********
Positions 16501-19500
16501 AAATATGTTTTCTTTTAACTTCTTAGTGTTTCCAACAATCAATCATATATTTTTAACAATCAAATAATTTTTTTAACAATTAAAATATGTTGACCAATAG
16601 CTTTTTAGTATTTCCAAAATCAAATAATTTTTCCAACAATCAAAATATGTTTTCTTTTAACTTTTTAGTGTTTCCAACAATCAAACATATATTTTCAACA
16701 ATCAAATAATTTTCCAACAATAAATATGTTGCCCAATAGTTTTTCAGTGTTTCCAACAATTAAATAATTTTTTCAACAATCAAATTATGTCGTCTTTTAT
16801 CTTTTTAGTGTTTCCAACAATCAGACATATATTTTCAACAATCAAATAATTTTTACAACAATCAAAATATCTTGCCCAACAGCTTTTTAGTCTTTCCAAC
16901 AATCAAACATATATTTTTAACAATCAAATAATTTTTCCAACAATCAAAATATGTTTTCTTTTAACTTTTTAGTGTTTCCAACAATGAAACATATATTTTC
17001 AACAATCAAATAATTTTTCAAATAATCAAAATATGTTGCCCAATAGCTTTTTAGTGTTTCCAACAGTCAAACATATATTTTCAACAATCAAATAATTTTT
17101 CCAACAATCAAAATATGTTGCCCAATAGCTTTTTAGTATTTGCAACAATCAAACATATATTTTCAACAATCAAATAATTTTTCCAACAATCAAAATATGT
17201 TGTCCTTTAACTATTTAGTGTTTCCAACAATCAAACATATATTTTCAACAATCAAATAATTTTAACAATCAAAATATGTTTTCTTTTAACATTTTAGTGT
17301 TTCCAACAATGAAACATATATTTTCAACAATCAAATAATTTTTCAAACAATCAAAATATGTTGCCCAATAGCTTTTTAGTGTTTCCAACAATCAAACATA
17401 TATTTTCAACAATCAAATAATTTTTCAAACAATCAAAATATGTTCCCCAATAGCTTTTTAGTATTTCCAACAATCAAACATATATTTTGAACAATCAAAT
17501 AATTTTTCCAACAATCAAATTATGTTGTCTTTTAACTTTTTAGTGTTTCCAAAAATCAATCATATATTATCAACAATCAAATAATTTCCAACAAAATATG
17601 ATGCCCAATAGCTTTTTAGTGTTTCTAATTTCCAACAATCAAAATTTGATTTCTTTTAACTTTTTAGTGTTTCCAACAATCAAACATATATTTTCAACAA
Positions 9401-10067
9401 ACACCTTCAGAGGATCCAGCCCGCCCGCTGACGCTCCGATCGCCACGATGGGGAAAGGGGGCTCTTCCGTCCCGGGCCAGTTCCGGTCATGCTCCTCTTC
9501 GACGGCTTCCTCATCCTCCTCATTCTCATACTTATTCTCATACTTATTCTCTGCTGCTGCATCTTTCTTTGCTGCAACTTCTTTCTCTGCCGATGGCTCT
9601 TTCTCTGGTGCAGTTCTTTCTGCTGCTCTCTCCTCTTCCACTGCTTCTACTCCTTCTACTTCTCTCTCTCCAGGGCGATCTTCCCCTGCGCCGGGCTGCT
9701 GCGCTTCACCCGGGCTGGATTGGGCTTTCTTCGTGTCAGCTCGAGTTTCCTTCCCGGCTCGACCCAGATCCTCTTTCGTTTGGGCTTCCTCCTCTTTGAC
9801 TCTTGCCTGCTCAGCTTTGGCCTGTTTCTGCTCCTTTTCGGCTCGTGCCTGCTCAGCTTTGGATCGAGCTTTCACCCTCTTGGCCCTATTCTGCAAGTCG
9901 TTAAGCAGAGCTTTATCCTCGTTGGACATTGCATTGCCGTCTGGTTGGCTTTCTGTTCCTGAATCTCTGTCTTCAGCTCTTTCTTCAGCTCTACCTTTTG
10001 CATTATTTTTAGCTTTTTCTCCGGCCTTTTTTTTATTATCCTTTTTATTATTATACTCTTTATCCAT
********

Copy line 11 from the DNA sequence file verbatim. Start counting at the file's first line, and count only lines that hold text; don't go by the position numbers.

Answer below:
17401 TATTTTCAACAATCAAATAATTTTTCAAACAATCAAAATATGTTCCCCAATAGCTTTTTAGTATTTCCAACAATCAAACATATATTTTGAACAATCAAAT